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Saturday, Jan 28, 2023

Why did the Depp-Heard libel outcomes differ in the US and UK?

Why did the Depp-Heard libel outcomes differ in the US and UK?

Analysis: Specialist lawyers, a jury trial, social media and targeting Heard all helped Depp win in Virginia
Less than two years ago, Johnny Depp lost a UK libel case against the Sun after his ex-wife Amber Heard gave evidence to back claims in the newspaper that he was a wife-beater.

The judge, Mr Justice Nicol, said the Sun had proved its article to be “substantially true” and found that 12 of 14 alleged incidents of domestic violence against Heard had occurred.

At the time, Heard’s lawyer in the US, Elaine Charlson Bredehoft, said the ruling was no surprise. “Very soon, we will be presenting even more voluminous evidence in the US,” she said.

Bredehoft may well be surprised now. On Wednesday, Heard’s evidence was roundly rejected by a jury in Virginia despite it being assumed by many, including legal experts, that Depp had a weaker chance of victory.

The perceived wisdom is that it is much easier to win a defamation case in the UK than in the US, where the enshrinement of free speech in the first amendment of the constitution is sacrosanct. So what happened in this case to reverse the expected result?

Mark Stephens, an international media lawyer, said the fact that the US case was heard before a jury while the UK trial was heard before a judge was significant.

“Because the US trial was before a jury, it allowed Depp’s lawyers to focus on Heard,” a well-worn tactic of defendants in domestic abuse cases but one that was dismissed by the judge in the UK, Stephens said.

“They deny that they [their client] did anything, they deny they’re the real perpetrator, and they attack the credibility of the individual calling out the abuse, and then reverse the roles of the victim and the offender.”

Heard’s team also made tactical mistakes and were outdone by a more experienced set of lawyers, Stephens added. “Heard’s team were not predominantly trained libel lawyers and they were outgunned at every corner. They were up against a very strong team for Depp,” he said.

There were also claims that the use of “Darvo” tactics – when the alleged offender denies the behaviour, attacks the accuser, and reverses the roles of victim and offender – was not confined to the courts.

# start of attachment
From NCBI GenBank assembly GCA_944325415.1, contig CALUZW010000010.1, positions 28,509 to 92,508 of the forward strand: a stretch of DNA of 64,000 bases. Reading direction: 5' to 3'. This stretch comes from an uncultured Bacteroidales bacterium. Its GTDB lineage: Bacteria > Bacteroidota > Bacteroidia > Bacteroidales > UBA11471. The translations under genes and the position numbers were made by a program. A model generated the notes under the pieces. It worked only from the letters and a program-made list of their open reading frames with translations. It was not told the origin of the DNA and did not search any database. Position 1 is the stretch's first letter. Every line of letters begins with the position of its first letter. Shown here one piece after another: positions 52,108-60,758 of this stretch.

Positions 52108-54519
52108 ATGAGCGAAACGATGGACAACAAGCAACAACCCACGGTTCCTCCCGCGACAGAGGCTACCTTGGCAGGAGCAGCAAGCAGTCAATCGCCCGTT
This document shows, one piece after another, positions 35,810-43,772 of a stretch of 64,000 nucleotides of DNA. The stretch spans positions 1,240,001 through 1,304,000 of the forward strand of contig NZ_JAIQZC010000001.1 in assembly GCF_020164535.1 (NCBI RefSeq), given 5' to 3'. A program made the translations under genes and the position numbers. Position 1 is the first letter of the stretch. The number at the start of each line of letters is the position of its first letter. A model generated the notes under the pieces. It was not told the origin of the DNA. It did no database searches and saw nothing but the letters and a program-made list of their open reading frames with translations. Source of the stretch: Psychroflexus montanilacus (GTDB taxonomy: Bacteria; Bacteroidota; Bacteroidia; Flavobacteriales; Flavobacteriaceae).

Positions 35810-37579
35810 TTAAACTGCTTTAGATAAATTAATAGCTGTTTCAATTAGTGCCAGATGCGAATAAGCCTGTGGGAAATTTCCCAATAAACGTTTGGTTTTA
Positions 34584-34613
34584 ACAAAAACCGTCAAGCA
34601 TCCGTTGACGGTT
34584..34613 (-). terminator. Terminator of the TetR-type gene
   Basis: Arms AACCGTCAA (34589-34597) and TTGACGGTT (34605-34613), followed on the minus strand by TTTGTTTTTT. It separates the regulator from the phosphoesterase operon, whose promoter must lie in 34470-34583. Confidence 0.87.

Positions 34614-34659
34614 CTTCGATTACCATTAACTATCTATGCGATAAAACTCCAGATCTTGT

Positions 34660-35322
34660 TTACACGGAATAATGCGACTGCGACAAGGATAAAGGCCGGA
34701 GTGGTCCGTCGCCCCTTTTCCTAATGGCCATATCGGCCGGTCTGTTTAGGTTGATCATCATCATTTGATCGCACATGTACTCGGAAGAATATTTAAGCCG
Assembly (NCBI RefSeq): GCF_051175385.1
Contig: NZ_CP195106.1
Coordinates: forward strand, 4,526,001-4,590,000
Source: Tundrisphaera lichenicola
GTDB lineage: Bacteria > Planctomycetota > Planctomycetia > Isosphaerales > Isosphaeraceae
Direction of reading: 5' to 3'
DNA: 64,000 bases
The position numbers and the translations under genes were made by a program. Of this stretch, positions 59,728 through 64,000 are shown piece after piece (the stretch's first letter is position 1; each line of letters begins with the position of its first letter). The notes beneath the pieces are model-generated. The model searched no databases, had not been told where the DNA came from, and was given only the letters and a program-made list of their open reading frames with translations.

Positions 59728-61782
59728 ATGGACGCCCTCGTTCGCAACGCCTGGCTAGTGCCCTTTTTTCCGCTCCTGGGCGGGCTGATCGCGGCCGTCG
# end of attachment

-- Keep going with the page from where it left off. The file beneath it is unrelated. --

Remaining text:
According to the US academic who coined the term Darvo and has studied the tactics used by alleged sexual predators, social media was used to undermine Heard’s case and bolster Depp’s.

Jennifer Freyd, a professor emeritus of psychology at the University of Oregon, said the traducing of Heard’s reputation online was “overwhelming”.

“Darvo refers to a reaction [that alleged] perpetrators of wrongdoing, particularly sexual offenders, may display in response to being held accountable for their behaviour,” she said.

“This occurs, for instance, when an actually guilty perpetrator assumes the role of ‘falsely accused’ and attacks the accuser’s credibility and blames the accuser of being the perpetrator of a false accusation.

“What we have witnessed in the US over this case has been an overwhelming case for Depp on social media. It is like an anti-Heard campaign and there has been a lot of Darvo.”

On TikTok, the hashtag #justiceforjohnnydepp received 19bn views. Jurors were instructed not to read about the case online but they were not sequestered and they were allowed to keep their phones.

Persephone Bridgman Baker, a partner at libel specialists Carter-Ruck, said that ultimately the jury believed Depp. “There seems no more obvious explanation than that the jury simply believed Depp’s evidence in the US proceedings, or, if you accept that a Darvo strategy was employed, that the jury accepted it.

“There was more evidence in the US proceedings about Heard’s credibility, on which the judge in the UK placed little importance: that is likely to have been a deliberate strategic decision by Depp’s team. While the judge in the UK proceedings decided Heard was a credible witness, that additional evidence may have swung a jury,” she said.

Will the US result have consequences for other women who wish to make claims of harassment or abuse against high-profile individuals, anywhere in the world? Freyd said it will. “Others who wish to make claims will see what has happened in this case, and see what has happened to Heard, and think twice. Many will be afraid to talk,” she said.

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